Most athletes hit a plateau at some point during the season, and it’s frustrating. A typical season begins with enthusiasm high and an eagerness for training and goal achievement. Improvement comes quickly as the athlete trains hard in anticipation of early-season events.
These events come and go, the training gets harder and improvement isn’t as noticeable. Fatigue often sets in as the athlete trains longer and harder and performances suffer.
The athlete then questions the training method and either changes it or works harder, thinking they need to train more in order to reverse the slide. This then creates a downward spiral of training harder and harder with results getting worse and worse.
All of a sudden, training isn’t fun any more: the eagerness from the beginning of the season is gone, and is replaced by frustration. Not only is training not fun any more, it’s become a drudgery.
This stage often occurs right about now. How are you feeling? Are you still looking forward to training, racing and achieving your goals? If not, it’s time to step back and get re-focused.
Motivation is one of the most important factors necessary to long-term improvement. So if you’re experiencing a lack of enthusiasm, a lack a motivation, you need to get it back.
This is easy to say, but how does one actually get motivated?
First of all, we have to determine what’s caused our motivation to wane. This typically comes from one of a couple sources:
- Lack of specific goals – if we are targeting very specific goals, whether these be races, events, a specific body weight, etc, it’s easier to keep on track. So if you’re lacking a key long-term goal, which is then supported by shorter term goals, this could very well be your source of frustration. Contact me if you need help setting your goals.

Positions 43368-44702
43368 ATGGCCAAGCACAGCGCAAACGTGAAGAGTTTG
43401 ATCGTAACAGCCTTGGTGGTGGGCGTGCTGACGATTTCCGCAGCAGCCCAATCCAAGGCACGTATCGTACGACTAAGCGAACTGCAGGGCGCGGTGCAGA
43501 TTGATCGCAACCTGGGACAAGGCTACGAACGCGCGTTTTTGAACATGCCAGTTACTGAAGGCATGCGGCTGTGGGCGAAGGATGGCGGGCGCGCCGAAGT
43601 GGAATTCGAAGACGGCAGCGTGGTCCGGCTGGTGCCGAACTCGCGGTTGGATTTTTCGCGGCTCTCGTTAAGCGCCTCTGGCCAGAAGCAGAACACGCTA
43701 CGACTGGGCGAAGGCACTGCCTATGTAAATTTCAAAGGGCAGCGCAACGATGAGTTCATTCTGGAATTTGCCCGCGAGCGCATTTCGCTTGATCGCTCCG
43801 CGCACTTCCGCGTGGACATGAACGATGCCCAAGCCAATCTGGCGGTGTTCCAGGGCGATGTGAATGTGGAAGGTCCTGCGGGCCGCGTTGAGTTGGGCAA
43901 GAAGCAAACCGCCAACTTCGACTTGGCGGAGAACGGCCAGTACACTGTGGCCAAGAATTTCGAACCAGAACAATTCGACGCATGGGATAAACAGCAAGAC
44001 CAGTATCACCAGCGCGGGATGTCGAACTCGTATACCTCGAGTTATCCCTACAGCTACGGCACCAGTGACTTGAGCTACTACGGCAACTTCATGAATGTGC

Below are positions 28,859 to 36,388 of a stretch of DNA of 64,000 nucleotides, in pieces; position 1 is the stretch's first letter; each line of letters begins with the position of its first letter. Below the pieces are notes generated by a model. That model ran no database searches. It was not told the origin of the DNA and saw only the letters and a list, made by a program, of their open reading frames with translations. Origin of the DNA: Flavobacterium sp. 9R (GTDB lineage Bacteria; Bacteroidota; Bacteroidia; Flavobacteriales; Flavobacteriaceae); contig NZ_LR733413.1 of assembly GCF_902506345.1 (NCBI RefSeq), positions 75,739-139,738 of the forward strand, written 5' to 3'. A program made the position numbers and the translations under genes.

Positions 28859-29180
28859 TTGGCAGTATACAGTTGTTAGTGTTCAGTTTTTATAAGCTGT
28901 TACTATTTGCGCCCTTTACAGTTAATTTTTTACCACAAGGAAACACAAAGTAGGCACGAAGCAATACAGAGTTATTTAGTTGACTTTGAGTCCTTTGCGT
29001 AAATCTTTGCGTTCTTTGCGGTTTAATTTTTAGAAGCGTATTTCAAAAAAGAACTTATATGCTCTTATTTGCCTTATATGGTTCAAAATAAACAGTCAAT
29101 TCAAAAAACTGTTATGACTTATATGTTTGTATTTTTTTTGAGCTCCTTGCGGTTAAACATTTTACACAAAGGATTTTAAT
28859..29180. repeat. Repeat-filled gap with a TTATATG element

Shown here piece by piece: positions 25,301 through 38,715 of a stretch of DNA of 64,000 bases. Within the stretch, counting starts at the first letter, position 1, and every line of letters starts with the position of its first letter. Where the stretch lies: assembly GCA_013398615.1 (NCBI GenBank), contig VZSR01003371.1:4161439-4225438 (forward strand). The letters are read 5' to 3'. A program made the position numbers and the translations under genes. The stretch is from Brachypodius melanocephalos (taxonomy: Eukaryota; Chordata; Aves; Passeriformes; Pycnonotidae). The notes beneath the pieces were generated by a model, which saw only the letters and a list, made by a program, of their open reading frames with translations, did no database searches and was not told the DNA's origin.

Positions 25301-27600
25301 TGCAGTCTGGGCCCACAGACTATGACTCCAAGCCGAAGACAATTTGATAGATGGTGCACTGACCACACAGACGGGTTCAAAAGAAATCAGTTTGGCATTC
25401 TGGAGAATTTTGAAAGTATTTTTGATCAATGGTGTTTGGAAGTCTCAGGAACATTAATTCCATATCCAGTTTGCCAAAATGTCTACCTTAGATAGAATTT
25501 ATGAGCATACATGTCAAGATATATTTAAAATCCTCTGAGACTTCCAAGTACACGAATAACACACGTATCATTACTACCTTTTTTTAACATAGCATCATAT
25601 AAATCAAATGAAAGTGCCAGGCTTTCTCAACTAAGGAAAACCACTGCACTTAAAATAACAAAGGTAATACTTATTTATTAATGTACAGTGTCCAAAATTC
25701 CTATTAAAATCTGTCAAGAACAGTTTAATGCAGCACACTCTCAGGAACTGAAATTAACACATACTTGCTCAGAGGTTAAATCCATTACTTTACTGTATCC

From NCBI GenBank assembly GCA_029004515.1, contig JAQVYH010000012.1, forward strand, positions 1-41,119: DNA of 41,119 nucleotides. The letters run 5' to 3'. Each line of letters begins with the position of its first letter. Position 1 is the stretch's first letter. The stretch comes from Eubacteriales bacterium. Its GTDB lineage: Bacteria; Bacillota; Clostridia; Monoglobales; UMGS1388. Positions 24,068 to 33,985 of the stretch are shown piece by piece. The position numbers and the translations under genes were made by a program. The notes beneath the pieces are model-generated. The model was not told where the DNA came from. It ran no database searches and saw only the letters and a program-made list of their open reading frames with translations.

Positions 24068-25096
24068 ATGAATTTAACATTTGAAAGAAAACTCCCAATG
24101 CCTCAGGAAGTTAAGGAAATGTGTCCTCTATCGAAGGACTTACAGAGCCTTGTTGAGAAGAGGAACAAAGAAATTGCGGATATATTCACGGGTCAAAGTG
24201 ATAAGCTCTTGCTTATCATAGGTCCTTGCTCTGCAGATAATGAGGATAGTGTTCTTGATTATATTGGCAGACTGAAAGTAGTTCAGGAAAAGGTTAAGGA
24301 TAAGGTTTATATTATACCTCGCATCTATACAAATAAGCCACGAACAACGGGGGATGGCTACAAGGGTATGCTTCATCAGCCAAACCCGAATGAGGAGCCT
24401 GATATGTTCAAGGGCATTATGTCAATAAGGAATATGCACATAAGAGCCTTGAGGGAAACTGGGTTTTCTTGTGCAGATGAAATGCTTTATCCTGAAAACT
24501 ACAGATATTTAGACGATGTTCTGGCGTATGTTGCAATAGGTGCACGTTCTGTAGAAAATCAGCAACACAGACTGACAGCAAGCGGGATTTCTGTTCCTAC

- Too much work/not enough recovery – Improvement is the result of the body’s adaptation to stress placed on it through training. This adaptation occurs during rest, so no rest = no improvement. Everyone requires a different amount of recovery, but each week should include some easy days and complete recovery days. These days should be planned for and scheduled into each week.
In addition, recovery “weeks” should be planned as well. You might need several days of recovery every 3 weeks, 4 weeks or some other time period, but you DO need recovery weeks. These recovery weeks are not completely “off,” but instead are comprised of fewer training hours and reduced intensity level.
Keeping fresh and rested helps keep the motivation level high. So if you’re not building in enough recovery, this might be an area for you to look at.
- Poor nutritional habits – We can’t “out-exercise” poor eating habits. An active lifestyle requires quality nutrition. If your weight hasn’t dropped to where you feel it should be, considering activity level, or if you feel sluggish or don’t have then energy level you should, look into your eating habits. Keeping a food journal for 3-7 days is the first step.
- Back off! If all else fails, simply take a few days off the bike. Continue to exercise, but do so at a lower level and do something else. It’s easy to get stale when you do the same thing day after day after day.
Have you experienced a mid-season slump? How have you gotten yourself out of it? Share your insights below, then GET OUT AND RIDE!